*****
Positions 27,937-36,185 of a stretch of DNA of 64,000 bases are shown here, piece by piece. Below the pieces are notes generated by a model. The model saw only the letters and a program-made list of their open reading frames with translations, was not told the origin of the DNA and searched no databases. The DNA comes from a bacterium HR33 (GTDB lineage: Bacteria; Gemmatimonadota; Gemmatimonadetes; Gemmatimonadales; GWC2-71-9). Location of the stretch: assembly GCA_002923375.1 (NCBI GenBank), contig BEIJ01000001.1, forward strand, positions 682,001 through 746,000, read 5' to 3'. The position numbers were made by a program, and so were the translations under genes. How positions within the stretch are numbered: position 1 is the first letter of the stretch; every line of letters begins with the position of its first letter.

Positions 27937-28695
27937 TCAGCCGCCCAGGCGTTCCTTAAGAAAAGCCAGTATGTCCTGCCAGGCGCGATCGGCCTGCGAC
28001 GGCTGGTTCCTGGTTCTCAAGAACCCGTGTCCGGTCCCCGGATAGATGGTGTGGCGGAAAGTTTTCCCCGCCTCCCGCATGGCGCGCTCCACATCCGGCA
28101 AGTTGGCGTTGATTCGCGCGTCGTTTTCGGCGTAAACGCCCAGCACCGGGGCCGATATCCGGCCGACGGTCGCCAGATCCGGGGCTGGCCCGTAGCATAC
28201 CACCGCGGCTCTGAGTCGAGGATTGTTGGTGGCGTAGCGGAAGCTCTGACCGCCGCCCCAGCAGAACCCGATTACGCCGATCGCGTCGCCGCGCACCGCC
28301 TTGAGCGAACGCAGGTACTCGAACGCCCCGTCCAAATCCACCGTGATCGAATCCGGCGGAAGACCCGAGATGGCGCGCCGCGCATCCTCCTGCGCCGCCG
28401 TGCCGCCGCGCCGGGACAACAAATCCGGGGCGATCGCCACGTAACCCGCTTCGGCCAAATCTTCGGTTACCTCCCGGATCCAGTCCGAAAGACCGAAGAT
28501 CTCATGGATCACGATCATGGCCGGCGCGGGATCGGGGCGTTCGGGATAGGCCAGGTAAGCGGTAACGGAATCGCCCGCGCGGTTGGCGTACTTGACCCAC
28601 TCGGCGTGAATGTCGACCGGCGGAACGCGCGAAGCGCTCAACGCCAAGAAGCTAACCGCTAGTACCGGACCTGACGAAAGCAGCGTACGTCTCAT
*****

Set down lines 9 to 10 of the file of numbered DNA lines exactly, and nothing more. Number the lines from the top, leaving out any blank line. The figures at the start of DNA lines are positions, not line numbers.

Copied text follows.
28501 CTCATGGATCACGATCATGGCCGGCGCGGGATCGGGGCGTTCGGGATAGGCCAGGTAAGCGGTAACGGAATCGCCCGCGCGGTTGGCGTACTTGACCCAC
28601 TCGGCGTGAATGTCGACCGGCGGAACGCGCGAAGCGCTCAACGCCAAGAAGCTAACCGCTAGTACCGGACCTGACGAAAGCAGCGTACGTCTCAT